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Young People in Out Of Home Care

If there are concerns that a child might be being neglected or abused, the state government may become involved through child protection services. The role of child protection services is to protect children and young people from harm or neglect.

Child protection services try to keep children with their families wherever possible. Children are only removed from families and placed in out-of-home-care, when there are serious concerns about their health and wellbeing.

  1. Children and young people under 18 who can't live with their family because of abuse or neglect may be placed in out-of-home-care accommodation.
  2. Child protection services try to place children with other relatives wherever possible.
  3. Children may be placed in the care of other families or workers when there are no relatives that can look after them.
  4. There are guidelines about how young people should be treated when they are in out-of-home-care.
  5. Attending planning meetings with child protection services shows you want to have a better relationship with your child.
  6. Remember that the health and safety of the young person always comes first.

If a child is removed from the family home by child protection services because of serious concerns about their health and wellbeing, they will be placed in out-of-home care.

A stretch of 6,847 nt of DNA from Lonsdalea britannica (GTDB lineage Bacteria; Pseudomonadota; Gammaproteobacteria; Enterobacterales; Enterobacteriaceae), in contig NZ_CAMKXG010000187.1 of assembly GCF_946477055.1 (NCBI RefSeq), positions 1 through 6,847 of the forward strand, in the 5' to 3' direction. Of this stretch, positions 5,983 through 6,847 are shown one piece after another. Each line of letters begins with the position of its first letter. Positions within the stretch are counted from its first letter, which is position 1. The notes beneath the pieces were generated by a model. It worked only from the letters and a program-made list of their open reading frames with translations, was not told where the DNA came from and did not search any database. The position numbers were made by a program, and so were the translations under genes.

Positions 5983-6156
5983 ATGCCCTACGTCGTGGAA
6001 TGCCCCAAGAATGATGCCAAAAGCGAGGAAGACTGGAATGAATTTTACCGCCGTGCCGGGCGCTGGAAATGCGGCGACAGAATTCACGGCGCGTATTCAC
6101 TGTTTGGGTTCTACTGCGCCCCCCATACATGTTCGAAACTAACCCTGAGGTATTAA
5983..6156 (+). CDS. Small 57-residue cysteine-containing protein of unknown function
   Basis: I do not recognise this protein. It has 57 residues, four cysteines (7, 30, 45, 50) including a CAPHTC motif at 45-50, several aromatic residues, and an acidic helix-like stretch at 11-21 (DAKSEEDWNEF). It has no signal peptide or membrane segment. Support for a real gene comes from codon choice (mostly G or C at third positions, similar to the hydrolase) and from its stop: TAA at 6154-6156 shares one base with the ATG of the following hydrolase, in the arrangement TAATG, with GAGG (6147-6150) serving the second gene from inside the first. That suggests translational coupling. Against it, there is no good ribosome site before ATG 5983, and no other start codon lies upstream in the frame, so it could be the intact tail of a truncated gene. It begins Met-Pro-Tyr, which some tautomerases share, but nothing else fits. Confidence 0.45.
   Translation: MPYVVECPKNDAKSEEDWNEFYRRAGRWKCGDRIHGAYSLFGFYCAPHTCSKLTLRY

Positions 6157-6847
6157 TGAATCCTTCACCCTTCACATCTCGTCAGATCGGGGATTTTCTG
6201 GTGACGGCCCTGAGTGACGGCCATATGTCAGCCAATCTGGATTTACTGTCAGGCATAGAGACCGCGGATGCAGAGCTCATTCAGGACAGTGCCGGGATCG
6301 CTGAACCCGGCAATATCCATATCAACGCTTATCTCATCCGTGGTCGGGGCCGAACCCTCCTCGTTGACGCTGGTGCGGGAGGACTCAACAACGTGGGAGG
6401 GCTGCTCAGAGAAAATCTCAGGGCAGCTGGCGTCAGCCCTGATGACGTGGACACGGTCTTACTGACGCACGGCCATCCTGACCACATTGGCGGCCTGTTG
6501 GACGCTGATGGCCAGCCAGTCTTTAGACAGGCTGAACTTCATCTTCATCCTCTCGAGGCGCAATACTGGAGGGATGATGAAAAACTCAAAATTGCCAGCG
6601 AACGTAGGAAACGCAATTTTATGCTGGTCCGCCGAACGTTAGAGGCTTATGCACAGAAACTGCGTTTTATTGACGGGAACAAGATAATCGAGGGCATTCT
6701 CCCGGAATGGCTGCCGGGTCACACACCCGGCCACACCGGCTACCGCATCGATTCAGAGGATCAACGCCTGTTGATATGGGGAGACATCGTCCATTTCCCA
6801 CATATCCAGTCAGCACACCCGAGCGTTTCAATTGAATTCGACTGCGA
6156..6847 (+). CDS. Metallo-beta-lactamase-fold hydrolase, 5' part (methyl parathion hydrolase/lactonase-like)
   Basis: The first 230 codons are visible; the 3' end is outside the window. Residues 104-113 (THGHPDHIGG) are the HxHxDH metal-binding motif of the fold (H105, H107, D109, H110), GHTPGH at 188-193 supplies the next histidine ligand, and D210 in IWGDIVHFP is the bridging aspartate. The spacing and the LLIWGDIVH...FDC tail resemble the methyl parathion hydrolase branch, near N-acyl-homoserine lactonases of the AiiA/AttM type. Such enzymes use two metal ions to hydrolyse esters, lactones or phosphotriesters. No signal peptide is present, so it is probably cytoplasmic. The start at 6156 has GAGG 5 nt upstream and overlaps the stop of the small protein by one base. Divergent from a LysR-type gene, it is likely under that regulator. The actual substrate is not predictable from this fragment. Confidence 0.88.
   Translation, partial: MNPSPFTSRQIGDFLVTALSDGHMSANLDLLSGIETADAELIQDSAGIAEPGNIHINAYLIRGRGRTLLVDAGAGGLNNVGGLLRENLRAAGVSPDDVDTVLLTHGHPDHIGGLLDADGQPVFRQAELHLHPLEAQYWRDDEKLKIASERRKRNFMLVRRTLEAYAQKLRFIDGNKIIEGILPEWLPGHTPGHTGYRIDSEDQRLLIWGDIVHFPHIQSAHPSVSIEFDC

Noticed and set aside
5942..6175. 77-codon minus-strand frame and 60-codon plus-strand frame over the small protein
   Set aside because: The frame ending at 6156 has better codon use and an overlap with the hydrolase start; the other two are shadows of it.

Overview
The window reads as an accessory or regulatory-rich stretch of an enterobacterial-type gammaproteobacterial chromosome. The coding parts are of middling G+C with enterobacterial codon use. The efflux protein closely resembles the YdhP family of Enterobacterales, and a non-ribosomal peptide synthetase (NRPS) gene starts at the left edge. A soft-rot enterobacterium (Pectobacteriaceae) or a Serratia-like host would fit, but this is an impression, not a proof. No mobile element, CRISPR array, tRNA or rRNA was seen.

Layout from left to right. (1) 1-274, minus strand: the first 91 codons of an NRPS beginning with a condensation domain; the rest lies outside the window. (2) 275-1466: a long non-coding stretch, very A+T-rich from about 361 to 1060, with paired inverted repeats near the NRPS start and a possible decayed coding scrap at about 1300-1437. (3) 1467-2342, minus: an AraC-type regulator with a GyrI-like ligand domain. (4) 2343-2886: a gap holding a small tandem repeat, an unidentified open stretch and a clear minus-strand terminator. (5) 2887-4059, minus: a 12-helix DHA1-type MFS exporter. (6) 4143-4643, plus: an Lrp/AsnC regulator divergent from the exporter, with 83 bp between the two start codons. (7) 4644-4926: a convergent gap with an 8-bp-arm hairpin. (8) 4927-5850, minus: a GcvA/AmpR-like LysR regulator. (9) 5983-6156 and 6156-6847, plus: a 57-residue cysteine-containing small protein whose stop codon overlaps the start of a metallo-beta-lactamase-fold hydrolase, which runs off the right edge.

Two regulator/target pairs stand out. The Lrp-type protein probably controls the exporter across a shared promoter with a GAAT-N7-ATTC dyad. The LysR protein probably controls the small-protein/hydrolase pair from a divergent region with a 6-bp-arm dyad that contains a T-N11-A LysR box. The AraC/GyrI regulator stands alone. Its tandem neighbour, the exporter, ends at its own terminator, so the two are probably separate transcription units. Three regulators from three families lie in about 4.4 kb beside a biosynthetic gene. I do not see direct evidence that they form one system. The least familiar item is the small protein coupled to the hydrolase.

In Australia, most children who are placed in out-of-home care are eventually reunited with their families.1

What is out-of-home care?

Out-of-home care is accommodation organised by governments and child welfare organisations for children and young people under 18 who are unable to live with their family.

Out-of-home care services help to look after the needs of children and young people who cannot remain living with their families because:

  • of concern for the child's safety;
  • of serious parent-child conflict;
  • the young person's behaviour is out of control.

Children can be placed in out-of-home care voluntarily or through some type of court order.